A collection literal is a syntactic expression form that evaluates to
an aggregate type, such as an array,
Map. Many languages
support collection literals. A
List literal in Java might look like:
List<Integer> list = #[ 1, 2, 3 ];
Collection literals were proposed for Project Coin and naturally complement the library additions in Java SE 8. Collection literals can reduce boilerplate code, improve performance, and increase safety.
This is a research JEP. The sole goal of this JEP is to explore the design space sufficiently to be able to propose a feature JEP (or recommend that the feature not be pursued.)
It is not a goal of this research JEP to produce a production-ready implementation or specification.
This research JEP will be judged successful if it produces a design that we wish to move forward to a feature JEP, or else certainty that we do not wish to proceed with this feature.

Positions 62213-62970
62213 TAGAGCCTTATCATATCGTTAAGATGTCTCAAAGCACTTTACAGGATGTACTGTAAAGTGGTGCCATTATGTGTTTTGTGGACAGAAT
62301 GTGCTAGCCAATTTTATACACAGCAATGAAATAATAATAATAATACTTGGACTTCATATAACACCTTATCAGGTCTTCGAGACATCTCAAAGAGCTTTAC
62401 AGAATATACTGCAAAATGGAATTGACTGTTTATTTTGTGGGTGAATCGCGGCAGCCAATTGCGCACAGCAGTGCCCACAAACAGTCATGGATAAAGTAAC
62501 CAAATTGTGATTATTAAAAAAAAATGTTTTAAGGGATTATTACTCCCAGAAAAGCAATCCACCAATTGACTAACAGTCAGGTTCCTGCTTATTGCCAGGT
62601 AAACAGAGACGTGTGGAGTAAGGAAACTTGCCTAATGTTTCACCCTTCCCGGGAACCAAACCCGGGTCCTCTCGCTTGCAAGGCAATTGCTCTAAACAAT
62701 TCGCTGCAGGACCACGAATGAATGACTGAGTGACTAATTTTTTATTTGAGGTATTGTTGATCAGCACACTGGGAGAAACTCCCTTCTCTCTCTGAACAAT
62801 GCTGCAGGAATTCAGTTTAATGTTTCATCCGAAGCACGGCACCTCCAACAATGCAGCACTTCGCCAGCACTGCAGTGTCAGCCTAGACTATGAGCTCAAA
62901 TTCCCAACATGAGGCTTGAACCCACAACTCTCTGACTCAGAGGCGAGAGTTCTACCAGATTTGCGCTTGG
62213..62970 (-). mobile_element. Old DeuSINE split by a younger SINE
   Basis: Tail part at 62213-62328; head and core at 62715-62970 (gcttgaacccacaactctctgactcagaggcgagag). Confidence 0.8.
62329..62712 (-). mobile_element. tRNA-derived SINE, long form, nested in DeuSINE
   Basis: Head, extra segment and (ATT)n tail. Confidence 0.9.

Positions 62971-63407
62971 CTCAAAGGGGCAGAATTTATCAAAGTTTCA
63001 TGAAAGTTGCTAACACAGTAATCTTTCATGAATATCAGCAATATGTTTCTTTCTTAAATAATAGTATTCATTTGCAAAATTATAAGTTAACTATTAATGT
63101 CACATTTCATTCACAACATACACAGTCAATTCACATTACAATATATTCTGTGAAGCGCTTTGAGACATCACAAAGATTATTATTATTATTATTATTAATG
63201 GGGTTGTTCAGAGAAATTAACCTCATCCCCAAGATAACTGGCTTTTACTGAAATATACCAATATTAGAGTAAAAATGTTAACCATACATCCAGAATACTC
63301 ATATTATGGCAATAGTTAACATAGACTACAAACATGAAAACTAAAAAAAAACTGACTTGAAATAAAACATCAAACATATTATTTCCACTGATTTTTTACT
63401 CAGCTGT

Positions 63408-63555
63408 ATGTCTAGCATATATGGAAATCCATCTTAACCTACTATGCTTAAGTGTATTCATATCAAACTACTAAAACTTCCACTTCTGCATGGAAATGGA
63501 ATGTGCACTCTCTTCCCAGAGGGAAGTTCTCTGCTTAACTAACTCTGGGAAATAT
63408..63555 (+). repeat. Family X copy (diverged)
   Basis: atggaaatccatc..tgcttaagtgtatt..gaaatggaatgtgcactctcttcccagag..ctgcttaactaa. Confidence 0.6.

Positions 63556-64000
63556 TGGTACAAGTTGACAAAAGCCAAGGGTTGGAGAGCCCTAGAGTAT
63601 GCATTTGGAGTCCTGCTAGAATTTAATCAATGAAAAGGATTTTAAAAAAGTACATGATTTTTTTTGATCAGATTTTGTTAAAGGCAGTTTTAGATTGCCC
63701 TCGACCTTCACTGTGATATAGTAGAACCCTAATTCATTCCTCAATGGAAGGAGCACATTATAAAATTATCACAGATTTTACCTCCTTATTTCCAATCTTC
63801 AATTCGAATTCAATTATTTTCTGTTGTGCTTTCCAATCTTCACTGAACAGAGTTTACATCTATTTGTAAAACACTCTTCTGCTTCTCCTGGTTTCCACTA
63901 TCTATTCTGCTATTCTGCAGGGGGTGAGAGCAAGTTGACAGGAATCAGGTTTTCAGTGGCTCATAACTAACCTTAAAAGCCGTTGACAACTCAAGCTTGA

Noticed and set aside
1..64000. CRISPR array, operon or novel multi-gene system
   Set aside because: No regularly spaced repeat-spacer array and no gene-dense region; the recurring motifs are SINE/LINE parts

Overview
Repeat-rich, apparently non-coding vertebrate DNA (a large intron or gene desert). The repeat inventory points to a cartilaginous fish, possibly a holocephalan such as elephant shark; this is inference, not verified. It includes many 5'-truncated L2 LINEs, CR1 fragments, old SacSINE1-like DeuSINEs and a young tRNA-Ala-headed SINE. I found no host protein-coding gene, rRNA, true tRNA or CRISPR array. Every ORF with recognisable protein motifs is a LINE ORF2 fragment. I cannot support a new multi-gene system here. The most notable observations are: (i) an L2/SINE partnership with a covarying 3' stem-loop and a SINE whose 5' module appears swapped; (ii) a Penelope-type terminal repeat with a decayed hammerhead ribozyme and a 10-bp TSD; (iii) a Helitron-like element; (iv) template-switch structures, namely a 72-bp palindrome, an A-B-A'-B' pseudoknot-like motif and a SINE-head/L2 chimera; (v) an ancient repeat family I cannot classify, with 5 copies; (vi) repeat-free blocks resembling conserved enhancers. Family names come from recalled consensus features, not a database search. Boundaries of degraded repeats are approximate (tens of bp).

Collection literals can increase programmer productivity, code readability, and code safety.
Being able to initialize arrays, lists, sets, and maps with a compact expression offers many benefits, including:
- Clarity (smaller, simpler code);
- Dynamic footprint (the size is known, so a space-efficient implementation can be chosen); and
- Safety (the resulting object can be made immutable).
While a minimal solution that works for arrays,
be "trivial", we would like to explore beyond such a simple-minded
solution, leveraging target typing and which might enable an extensible
set of types to exploit this feature.